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Sons of Twilight and Starlight
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Author’s notes:
The end of this story surprised even me – it was not intended to happen. But it always works best when I let my own characters take over control, so I didn’t fight it – even if this means that I’d have to make certain corrections in my Glorfindel-story later.

Many thanks to Altariel Artanis who allowed me to use the beautiful blessing at the end. I chose to make it a tradition of Valinor, so you might find it in later stories as well.



A full circle of the Sun had passed since the end of the war, yet Arda still was bleeding of thousand wounds. Seeing it was becoming unbearable, but at least the trial was slowly coming to its end. Eönwë had spent the recent year of so-called peace travelling in Glorfindel’s company around the rest of what once had been the western lands and speaking to Elves and Men, carrying to them the offer of the Valar. Some of them had followed his summoning, but many of them had not.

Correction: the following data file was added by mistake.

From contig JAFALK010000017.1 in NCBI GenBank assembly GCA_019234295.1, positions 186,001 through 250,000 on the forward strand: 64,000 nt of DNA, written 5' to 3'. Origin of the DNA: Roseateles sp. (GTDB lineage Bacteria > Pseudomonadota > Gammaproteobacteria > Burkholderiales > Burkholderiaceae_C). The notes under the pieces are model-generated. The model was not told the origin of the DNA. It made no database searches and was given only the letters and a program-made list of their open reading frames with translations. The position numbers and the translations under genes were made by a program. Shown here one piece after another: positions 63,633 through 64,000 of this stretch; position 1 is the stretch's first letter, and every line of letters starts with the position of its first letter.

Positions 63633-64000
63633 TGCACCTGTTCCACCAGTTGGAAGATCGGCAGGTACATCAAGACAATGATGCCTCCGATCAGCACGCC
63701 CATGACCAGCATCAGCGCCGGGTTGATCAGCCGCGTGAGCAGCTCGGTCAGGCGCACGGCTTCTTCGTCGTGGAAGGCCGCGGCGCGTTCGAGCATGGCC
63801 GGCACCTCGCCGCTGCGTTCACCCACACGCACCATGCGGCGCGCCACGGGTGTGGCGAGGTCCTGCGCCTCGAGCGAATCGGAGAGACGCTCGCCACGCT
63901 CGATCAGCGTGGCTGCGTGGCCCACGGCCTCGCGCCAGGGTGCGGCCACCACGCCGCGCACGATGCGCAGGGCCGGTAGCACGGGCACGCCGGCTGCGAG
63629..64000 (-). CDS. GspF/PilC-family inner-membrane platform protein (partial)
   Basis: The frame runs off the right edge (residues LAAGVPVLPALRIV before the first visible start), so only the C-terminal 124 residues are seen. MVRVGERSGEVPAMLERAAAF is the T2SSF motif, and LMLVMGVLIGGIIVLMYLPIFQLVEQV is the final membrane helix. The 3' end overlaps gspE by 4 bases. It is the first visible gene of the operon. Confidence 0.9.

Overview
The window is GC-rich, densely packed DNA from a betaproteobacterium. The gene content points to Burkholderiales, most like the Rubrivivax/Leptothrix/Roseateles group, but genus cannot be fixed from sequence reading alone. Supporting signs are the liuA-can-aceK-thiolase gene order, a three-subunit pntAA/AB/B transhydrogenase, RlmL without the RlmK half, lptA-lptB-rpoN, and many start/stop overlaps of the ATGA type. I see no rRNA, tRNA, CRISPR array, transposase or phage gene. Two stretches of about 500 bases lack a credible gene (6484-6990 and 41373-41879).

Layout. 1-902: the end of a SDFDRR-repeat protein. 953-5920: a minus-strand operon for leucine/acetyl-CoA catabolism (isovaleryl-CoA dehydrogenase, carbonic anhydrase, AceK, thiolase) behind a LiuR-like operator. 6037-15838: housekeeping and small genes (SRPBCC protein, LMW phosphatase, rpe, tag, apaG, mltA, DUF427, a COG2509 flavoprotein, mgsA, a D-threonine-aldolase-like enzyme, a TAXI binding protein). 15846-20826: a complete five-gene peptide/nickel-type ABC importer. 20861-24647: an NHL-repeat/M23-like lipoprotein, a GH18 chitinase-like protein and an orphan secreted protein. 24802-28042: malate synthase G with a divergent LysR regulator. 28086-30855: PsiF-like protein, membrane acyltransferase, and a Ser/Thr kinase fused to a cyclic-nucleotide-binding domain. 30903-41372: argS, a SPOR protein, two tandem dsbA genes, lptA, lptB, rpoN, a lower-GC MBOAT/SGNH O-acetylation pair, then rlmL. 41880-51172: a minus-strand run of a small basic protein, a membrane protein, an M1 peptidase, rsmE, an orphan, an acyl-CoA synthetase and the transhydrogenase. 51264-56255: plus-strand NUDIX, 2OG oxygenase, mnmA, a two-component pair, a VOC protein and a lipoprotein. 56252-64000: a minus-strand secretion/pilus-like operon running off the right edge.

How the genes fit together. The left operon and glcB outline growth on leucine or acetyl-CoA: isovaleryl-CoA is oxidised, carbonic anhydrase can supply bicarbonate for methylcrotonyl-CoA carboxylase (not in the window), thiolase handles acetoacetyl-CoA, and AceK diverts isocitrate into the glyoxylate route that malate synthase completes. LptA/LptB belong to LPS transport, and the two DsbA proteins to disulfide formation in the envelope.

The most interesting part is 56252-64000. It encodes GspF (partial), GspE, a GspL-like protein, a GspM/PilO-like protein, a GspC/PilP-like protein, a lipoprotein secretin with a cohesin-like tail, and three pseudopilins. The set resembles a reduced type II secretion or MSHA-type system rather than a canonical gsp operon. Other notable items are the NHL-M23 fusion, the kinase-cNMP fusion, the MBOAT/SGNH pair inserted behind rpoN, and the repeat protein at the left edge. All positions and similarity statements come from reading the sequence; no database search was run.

The Silvan Elves flatly refused to leave their beloved trees, even if they shed many bitter tears over the perishing the oldest and most beautiful forests of Middle-earth. Their Kings, Amdír of Laurelindórinan and Oropher of Emyn Galen (one of the few nobles who escaped from Doriath) surrounded themselves with icy silence, and very few of their people were willing to leave.

“They are bound to this Earth,” Glorfindel explained quietly, “more than anyone else of our kin. And though they feared and hated Morgoth, they cannot forgive us that our war caused the great forests to perish. They wish not to go away, for the Sea calls them not, and they feel betrayed by us as well as by the Lords of the West.”

Galadriel, too, refused to return, but that surprised Eönwë not. She had always been the most proud and headstrong of Finarfin’s children, and her pride could not bear to admit how wrong she had been. And she was bound to Celeborn with the deepest bond of mutual love. Celeborn was not willing, nor able to leave Middle-earth yet (if ever), so Galadriel chose to stay with him, even though she had little chance to found her own, strong kingdom east of the Sea as she had dreamed of once.

And Celebrimbor, last and lonely descendant of Fëanor, wanted not to return to Aman, either.